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Physical Unclonable Function in FPGAs That Serves as Security Key

Produces Unique Signatures to Serve as a Digital Fingerprint Using Existing Architecture at Little Cost

This physical unclonable function (PUF) based authentication and key generation mechanism utilizes the existing reconfigurable logic elements of an FPGA (Field-Programmable Gate Array) to enhance a device's security. An FPGA facilitates reconfiguring a device’s functionality by reprogramming its logic elements, even after deployment. This feature makes them an attractive and cost-effective option for diverse applications. The global FPGA market should reach $8.6 billion by 2025. The use of FPGAs in applications demanding high levels of security – for instance, an F-35 fighter jet – propels the need for robust hardware security measures. The existing PUF-based security solutions mostly rely on external components, and as they are exposed to adversaries, it makes the FPGAs vulnerable to potential attacks. They also occupy more system resources (e.g., logic elements) and are expensive to implement.


Researchers at the University of Florida have developed a synthesizable physical unclonable function-based authentication technique that generates device-specific digital signatures. This security measure is conservative on system resources, utilizes the existing on-board infrastructure, and can be realized at a negligible cost.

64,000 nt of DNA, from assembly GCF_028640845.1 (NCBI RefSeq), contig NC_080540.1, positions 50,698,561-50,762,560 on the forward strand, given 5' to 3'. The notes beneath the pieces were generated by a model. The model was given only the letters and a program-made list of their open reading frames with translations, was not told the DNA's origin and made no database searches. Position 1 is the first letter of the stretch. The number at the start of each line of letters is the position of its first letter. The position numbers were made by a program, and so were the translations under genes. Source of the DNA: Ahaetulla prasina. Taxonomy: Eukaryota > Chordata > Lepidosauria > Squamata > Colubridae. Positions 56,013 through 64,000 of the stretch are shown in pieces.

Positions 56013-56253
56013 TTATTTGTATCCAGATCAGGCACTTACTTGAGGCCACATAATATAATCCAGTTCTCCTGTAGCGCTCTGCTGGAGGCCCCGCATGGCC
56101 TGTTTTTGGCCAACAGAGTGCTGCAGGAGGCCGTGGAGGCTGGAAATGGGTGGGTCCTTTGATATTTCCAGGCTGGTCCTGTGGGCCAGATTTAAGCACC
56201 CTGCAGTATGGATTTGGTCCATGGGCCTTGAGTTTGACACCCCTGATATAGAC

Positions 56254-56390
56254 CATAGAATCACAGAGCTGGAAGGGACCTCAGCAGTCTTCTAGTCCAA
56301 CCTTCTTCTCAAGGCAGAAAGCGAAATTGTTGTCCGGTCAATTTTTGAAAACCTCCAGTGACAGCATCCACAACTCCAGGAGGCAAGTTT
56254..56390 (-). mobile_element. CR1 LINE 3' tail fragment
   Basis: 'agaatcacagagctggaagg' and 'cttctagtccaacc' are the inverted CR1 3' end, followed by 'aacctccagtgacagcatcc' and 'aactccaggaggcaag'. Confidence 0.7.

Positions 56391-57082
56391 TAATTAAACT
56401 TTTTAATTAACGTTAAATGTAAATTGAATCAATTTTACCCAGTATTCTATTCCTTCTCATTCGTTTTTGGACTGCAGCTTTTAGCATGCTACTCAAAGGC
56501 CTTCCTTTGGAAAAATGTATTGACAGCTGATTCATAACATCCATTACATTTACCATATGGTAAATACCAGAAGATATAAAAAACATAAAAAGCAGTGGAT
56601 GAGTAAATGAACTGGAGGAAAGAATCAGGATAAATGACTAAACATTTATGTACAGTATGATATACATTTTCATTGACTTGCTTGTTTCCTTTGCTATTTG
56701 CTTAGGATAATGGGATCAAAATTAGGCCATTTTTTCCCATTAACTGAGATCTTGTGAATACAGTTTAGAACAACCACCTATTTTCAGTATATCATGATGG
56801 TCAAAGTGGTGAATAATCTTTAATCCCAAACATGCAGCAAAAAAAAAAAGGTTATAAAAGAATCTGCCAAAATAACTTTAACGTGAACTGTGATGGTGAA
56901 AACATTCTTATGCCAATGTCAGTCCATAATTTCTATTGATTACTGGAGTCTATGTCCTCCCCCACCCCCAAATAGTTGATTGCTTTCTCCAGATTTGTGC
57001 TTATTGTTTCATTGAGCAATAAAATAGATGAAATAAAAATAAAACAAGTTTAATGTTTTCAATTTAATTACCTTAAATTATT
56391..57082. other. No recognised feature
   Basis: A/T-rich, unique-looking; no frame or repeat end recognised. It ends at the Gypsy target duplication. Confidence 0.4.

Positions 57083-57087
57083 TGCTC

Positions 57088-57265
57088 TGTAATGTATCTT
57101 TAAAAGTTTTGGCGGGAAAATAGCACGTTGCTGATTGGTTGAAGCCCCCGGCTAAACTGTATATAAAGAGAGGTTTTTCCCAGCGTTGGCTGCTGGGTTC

Create a synthesizable physical unclonable function in an FPGA as a security measure



  • Creates a unique signature, results in a digital fingerprint to provide device security
  • Takes advantage of existing reconfigurable logic elements on an FPGA that act as a source of random values, offering the possibility of implementation on a variety of existing platforms


To provide programmable security on an FPGA, UF researchers suggest a solution they term MeL PUF, meaning Memory-in-Logic PUF. It exploits the existing reconfigurable logic elements on an FPGA as an intrinsic source of randomness(entropy. This technique transforms the inherent randomness into a unique key that serves as a device-specific, unique digital fingerprint.

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